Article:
5 min read
This story originally appeared on The Successful Founder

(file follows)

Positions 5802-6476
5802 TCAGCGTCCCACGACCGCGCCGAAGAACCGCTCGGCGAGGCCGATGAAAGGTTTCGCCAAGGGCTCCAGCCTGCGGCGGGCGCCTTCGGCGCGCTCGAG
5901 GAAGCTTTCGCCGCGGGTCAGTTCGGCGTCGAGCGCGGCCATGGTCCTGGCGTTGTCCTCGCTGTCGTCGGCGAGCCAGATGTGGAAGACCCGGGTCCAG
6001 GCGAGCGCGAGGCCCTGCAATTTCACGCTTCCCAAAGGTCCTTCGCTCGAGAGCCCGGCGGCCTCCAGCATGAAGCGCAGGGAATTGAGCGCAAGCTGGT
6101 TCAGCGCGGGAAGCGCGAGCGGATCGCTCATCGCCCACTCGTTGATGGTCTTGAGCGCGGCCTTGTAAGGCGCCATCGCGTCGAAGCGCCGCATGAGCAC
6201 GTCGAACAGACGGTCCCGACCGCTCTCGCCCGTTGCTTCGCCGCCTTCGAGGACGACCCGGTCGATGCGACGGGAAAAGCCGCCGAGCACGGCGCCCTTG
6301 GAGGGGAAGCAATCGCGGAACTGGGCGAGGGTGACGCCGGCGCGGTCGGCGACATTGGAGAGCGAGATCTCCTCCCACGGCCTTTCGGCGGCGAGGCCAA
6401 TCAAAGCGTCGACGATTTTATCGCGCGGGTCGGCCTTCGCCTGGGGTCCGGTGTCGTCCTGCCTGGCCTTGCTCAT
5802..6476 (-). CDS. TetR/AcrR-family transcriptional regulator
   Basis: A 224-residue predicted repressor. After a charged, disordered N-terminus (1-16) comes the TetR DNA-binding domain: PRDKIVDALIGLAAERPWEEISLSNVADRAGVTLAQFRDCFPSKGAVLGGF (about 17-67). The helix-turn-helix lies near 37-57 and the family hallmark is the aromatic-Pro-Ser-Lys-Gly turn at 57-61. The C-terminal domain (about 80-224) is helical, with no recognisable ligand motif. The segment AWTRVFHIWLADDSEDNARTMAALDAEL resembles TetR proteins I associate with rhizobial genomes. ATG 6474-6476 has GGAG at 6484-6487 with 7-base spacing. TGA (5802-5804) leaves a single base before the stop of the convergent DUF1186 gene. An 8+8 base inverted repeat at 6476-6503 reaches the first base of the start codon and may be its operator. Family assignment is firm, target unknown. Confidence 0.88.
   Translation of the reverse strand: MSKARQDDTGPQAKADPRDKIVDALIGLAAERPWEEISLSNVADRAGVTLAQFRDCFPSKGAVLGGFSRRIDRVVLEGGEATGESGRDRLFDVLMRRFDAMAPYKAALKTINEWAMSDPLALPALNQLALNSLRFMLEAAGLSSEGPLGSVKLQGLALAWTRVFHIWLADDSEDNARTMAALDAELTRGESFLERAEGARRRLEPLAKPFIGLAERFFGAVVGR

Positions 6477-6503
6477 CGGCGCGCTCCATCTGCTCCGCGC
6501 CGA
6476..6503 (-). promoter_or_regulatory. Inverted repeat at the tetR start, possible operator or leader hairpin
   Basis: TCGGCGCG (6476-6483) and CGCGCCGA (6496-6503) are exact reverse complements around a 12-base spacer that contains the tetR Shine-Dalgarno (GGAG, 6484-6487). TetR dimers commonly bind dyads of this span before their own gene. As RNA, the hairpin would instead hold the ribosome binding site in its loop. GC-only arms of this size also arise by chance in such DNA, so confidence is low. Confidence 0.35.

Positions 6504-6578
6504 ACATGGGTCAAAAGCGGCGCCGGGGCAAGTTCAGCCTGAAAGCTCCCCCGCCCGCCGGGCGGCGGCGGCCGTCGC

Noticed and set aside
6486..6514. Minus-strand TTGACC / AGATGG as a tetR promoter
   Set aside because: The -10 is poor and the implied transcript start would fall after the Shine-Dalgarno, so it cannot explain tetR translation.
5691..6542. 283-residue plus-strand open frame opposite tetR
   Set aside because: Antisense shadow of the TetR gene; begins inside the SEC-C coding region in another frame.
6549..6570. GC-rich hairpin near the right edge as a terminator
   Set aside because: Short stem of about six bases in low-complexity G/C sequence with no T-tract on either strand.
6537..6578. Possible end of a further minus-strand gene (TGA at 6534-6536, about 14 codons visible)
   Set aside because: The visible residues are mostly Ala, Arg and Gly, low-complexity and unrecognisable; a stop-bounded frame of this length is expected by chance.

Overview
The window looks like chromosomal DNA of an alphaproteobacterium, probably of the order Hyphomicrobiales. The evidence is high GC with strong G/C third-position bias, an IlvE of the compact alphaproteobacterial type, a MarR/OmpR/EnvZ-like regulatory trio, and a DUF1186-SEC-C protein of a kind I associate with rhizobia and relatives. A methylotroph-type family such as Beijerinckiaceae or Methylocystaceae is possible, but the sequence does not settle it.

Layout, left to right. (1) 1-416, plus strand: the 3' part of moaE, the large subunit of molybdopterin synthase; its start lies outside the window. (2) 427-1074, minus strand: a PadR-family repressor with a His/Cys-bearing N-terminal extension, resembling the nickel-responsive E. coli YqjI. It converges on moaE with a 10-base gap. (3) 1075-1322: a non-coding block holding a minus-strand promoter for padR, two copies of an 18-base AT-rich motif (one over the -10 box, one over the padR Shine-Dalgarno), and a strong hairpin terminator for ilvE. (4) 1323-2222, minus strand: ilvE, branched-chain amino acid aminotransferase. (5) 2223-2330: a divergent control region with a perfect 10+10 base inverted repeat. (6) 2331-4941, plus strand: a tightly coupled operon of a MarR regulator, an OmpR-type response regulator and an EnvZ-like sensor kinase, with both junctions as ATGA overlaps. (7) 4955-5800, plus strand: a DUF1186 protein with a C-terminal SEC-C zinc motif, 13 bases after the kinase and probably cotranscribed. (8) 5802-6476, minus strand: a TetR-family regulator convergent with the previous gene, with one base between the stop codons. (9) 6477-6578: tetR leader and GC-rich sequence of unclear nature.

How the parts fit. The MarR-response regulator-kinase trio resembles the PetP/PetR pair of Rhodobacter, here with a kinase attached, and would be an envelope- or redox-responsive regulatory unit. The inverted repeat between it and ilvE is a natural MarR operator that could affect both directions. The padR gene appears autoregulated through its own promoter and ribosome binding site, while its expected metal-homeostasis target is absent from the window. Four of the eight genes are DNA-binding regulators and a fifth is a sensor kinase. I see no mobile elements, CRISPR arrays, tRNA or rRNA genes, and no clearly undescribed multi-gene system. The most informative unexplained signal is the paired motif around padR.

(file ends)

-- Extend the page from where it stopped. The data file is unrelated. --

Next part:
By Scott Haughton, EnvestorsAs the world economy deals with a pandemic-induced recession, angel investment has slowed down and companies are left reeling. Throughout these unprecedented times, however, there’s one market that’s worth investing time in conquering — China. However, there is still a widespread assumption that the Chinese market is difficult, if not impossible to enter. While cultural attitudes and government roadblocks are not to be ignored, new sectors and opportunities are opening up in China every day. China now provides the opportunity for investment, strategic partnerships, as well as one of the world’s largest rollout markets. With a growing middle class and a population of over 1.4B, China’s economy is currently the second largest in the world. Many technology companies are taking advantage of the country’s new-found appetite for investing in foreign companies, and they’re finding it increasingly easier to break into the market. Biotech in high demand. With cleantech, biotech and medtech startups piquing investors’ interest, one UK company has taken advantage of the opportunity. ANCON Technologies has built an AI application that, along with the use of biomarkers, can identify VOCs (volatile organic compounds). They’re using VOC identification to detect air pollution, provide anti-terrorism services and test for viruses and diseases. Since the start of the pandemic, they’ve been using their technology to develop Covid fast-testing through non-invasive breath tests. “There are many VOCs, or what we call volatile organic compounds in your breath, so each of your health conditions has a signature or a combination of VOCs, which we call biomarkers. Our research shows there are over 400 diseases that have their own unique biomarkers. And it’s definitely an easier detection tool for the patient since it’s non-invasive,” Bing Tian, Director of Far East Development for ANCON Technologies said. Noting increased interest in biotech in the Chinese market, they’ve been able to find strategic partners, and secure a rollout of their tests in local medical facilities. Before lockdown, they were using their technology to detect lung cancer. At the onset of the pandemic ANCON recognised the potential for their technology to be used to develop tests for COVID-19. One of the challenges the business faced was getting a large enough pool for testing. China provided the answer. “We could potentially target over 400 diseases. For each one we need to get the correct amount of data. China’s always your first target because it’s the biggest population and, as the health care system in China is getting better and better, it’s getting easier to track specific patients’ data,” Bing notes. Getting started. Getting started isn’t easy, but, since participating in the Envestors China programme, ANCON have been able to secure strategic distribution partners. They set off on the Envestors One Belt, One Roadshow in 2017, through which they were able to take a number of exploratory trips to China. The programme facilitates entry into tech competitions in China, and ANCON credit their success to the programme. ANCON won the China-UK Innovation and Entrepreneurship Competition in Chengdu, in 2017, and placed second in 2020’s Straight to Wuzhen Global Internet Competition. The competition put them in front of authorities and investors and opened the doors to lucrative partnerships. “The biggest help you can get from participating in competitions in China is getting the right introductions. Whatever your product is, you’ll get a chance to be introduced to local experts to help you set up in China,” Bing explains. Cultural and governmental roadblocks. The Chinese government is making efforts to attract foreign companies through grants and tax schemes. Rivalry amongst local municipalities, like Shanghai and Guangzhou has led to an increased number of programmes that foreign companies can take part in. “What I see is really just the amount of opportunities there. And you can see how the local government is willing to get foreign high-tech companies like us involved. They’re offering grants, funds and tax relief,” Bing describes. However, a number of roadblocks remain. While navigating business opportunities in China is easier than it was 10 years ago, it’s still not without its challenges. China is a complex and dynamic market with many local players and governmental forces involved. The government still faces transparency issues and companies that wish to operate on the market will have to battle a number of cultural and legal roadblocks. In order to rollout products on the Chinese market, UK companies should find reliable partners with knowledge of regional distribution channels, cultural attitudes and provincial government organisations. The right partner will be able to support you in securing strategic investment, grants, incentives and distribution channels, as well as M&A partners. With knowledge of the market and the right introductions, “scaling the wall of opportunity” is very much attainable for UK startups and growth businesses.